Digital Certificate

May 20, 2023

A digital certificate, also known as a public key certificate, is a digital document issued by a Certificate Authority (CA) that verifies the identity of the owner of a public key. It is used to establish trust between two parties communicating over the internet by ensuring that the public key belongs to the person or organization claiming to own it.

Digital certificates are typically used for secure communication between web servers and clients in order to protect sensitive information such as credit card details or login credentials. They play a crucial role in online security by ensuring that data is transmitted securely and that communication is not intercepted or tampered with by malicious actors.


The purpose of a digital certificate is to provide a secure and trustworthy method of verifying the identity of an entity or individual online. When a website is secured with a digital certificate, it displays a padlock icon in the browser’s address bar, indicating that the website is authenticated and that data transmitted between the website and the user is encrypted.

Digital certificates are also used for other purposes such as authenticating software and devices, securing email communication, and establishing secure Virtual Private Networks (VPNs).


When a user visits a secure website, their web browser initiates a secure connection with the web server using the HTTPS protocol. The web server then presents its digital certificate to the user’s browser, which checks the certificate for validity and ensures that it is issued by a trusted CA.

The user’s browser then uses the public key contained within the certificate to encrypt the data being transmitted to the web server. The web server can then use its private key to decrypt the data and process the user’s request.

Digital certificates are also used in email communication to ensure that messages are sent and received securely. In this case, a digital certificate is used to encrypt the email message and verify the identity of the sender.

In addition to securing communication between web servers and clients, digital certificates are also used to authenticate software and devices. For example, digital certificates can be used to verify the authenticity of a software update before it is installed on a user’s computer.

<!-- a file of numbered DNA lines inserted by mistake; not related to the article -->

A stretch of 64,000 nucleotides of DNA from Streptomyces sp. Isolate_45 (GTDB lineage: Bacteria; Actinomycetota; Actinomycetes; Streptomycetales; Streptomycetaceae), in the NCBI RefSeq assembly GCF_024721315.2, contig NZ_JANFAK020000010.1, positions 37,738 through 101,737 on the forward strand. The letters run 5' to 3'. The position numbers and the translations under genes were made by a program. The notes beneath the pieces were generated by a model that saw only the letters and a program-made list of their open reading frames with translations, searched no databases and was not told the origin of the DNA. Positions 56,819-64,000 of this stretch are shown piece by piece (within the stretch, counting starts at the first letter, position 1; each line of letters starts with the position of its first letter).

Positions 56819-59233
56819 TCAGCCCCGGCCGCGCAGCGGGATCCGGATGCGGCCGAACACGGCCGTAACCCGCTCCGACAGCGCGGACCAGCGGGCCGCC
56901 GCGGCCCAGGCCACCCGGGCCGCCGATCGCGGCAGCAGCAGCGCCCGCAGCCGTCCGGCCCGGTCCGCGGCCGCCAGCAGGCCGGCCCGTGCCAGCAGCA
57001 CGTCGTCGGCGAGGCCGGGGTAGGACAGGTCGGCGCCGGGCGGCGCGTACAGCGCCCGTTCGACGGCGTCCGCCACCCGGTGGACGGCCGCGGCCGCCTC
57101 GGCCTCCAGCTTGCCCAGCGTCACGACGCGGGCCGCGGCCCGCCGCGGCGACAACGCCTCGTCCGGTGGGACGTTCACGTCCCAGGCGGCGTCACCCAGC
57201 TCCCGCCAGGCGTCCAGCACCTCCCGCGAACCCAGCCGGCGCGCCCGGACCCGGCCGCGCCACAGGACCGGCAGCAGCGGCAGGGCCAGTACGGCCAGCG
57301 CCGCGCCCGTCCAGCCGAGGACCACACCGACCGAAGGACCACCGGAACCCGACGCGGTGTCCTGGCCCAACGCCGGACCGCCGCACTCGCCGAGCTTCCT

Types of Digital Certificates

There are several types of digital certificates, each with a different level of security and validation:

Domain Validated Certificates (DV)

Domain Validated Certificates are the most basic type of digital certificate and are used to verify the ownership of a domain name. These certificates are typically issued within a few minutes and do not require extensive validation of the requester’s identity.

Organization Validated Certificates (OV)

Organization Validated Certificates are used to verify the identity of a business or organization. These certificates require more extensive validation than DV certificates, including verification of the organization’s legal status and physical address.

Extended Validation Certificates (EV)

Extended Validation Certificates are the highest level of digital certificate and are used to provide the most secure and trustworthy method of verifying the identity of a website owner. In addition to validating the requester’s identity, these certificates display the organization’s name in the browser’s address bar along with a green padlock icon.

Certificate Authorities

Certificate Authorities (CAs) are organizations that issue digital certificates to website owners and other entities. CAs are trusted third-party organizations that are authorized to issue digital certificates and are responsible for ensuring that the certificate holder’s identity is verified.

There are several well-known CAs, including Comodo, Symantec, and DigiCert. Each CA has its own set of validation requirements and pricing structures for issuing digital certificates.


Digital certificates can be revoked if they are compromised or if they become invalid for any reason. When a certificate is revoked, the CA adds the certificate to a Certificate Revocation List (CRL) or Online Certificate Status Protocol (OCSP) server, which informs web browsers and other applications that the certificate is no longer valid.